The ongoing investigation into possible victims of serial killer John Wayne Gacy Jr. has led to the identification of a young man who disappeared more than 30 years ago.
According to an announcement Friday by the Cook County Sheriff's Police Department, human remains found by hikers on Mount Olympus in 2010 were positively identified as Daniel Raymond Noe. The 21-year-old Illinois native, who was reported missing in 1978, was originally thought to be a victim of Gacy.
Gacy was convicted of murdering 33 young men and boys between 1972 and 1978. Most of the bodies were found buried underneath the crawl space of his Chicago-area home.
Gacy was given the nickname "The Killer Clown," because he sometimes adopted the persona of "Pogo the Clown" and participated in charity fundraising events. He was ultimately sentenced to death and executed at the Stateville Correctional Center in 1994 by lethal injection. His notorious last words: "Kiss my ass."
During the course of the investigation into Gacy's victims, authorities discovered that some never were reported missing by their families. Additionally, local authorities at that time did not always receive missing-person reports from distant jurisdictions. These factors contributed to Noe being identified as a potential victim of the serial killer, police said.
Noe was reported missing by his family in December 1978. The previous year he left his home in Peoria to travel to Bellingham, Wash., for work. According to police, on Sept. 30, 1978, Noe's father received a phone call from his son who said he wanted to complete his college studies at Northwestern University in Evanston, Ill. Noe planned to hitchhike his way back to the Chicago area. He was never seen or heard from again.
Over time, Noe's family accepted the fact that their son was most likely deceased, and would send dental records to law enforcement agencies whenever they heard unidentified remains had been found.
Since Noe fit Gacy's known victim profile -- male, white, 14-25 years of age -- detectives conducted a database-style search using his identifiers. Nothing came up. This prompted detectives to visit the Noe residence and collect DNA samples.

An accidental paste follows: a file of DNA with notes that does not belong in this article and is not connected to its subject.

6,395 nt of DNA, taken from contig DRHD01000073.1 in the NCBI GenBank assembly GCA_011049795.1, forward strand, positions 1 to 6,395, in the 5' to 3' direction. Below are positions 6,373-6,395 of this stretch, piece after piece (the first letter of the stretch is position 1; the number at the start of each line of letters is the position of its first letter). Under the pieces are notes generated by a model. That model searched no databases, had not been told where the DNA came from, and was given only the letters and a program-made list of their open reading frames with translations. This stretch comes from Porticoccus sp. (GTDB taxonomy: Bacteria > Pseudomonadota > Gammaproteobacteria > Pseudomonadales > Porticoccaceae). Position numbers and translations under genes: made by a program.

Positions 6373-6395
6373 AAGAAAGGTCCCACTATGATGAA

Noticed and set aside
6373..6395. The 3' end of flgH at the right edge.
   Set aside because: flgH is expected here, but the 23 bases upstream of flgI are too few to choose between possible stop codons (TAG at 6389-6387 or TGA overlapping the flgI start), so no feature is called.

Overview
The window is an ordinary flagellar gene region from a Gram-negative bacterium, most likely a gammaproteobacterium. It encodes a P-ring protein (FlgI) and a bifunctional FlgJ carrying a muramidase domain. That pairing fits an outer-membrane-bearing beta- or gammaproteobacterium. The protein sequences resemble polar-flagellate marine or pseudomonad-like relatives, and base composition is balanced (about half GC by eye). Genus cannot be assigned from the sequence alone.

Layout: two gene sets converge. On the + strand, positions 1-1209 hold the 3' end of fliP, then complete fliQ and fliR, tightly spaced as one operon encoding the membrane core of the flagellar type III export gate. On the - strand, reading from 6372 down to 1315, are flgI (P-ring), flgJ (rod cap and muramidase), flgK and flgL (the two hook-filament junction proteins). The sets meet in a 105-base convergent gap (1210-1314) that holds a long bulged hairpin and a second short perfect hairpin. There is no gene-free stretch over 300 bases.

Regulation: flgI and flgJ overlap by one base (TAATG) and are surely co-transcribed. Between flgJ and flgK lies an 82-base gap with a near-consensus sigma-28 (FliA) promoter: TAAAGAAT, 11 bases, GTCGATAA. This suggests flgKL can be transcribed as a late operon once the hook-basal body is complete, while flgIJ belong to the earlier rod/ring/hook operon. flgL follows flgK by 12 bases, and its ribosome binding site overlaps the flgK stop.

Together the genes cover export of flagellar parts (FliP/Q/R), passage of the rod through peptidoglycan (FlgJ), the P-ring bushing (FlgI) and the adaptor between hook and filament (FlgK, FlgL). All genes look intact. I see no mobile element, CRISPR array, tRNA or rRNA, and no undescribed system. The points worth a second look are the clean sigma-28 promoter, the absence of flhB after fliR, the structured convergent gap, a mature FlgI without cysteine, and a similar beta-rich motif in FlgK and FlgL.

After being tested at the University of North Texas Center for Identification, the DNA samples from Noe's parents did not match any of the unidentified victims of John Wayne Gacy. However, a genetic association was found in unidentified remains discovered in 2010 by hikers in Salt Lake County, Utah, on a steep side of Mount Olympus.
Authorities found no sign of foul play. The only injury was a broken left wrist likely sustained in a fall.
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According to Noe's Washington roommate, Larry Wehking, who was the last person to see him alive, Wehking often accompanied Noe on mountain camping trips. The roommate also mentioned that Noe said he was going to hitchhike back to Illinois and return to Northwestern University. Wehking dropped Noe off on Highway 5 where he was going to begin his trip back home; Interstate 5 connects to Interstate 80 which passes Mount Olympus and continues to Chicago, said Cook County police.
Further testing and investigation positively identified the remains found on Mount Olympus as Noe's.
"We would like to thank the University of Northern Texas Center for Human Identification for their ongoing cooperation in these matters and the Unified Police Department in Utah for their professionalism and excellent police work," Cook County Sheriff Thomas Dart said in a media release Friday. "While solving these cases is a bittersweet moment, the Cook County Sheriff's Office is pleased to give families some sort of closure regarding their missing loved ones."
Noe's mother, Phyllis Noe, told the Sun Times that she was grateful to finally have an answer.
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"I think it's wonderful they found the body after all these years," she said. "This is a lot better than him being killed by somebody like Gacy."
Since the summer of 2011 the Cook County Sheriff's Police Department has partnered with the National Missing and Unidentified Persons System and the UNT Health Science Center in Fort Worth, Texas, to resolve cold missing-person cases and cases of unidentified deceased persons.
While authorities have ruled out Noe as a potential victim of Gacy's, they said they still would like to hear from individuals who:
- Had a male relative who disappeared between 1970 and 1979 in the United States.
- Are directly related to the missing person.
- Are willing to donate a DNA sample.
Anyone who meets that criteria is asked to contact the Cook County Sheriff's Department at (708) 865-4896. The samples will be submitted to the UNT Health Science Center for direct comparison to the DNA profiles of the seven remaining unidentified Gacy victims.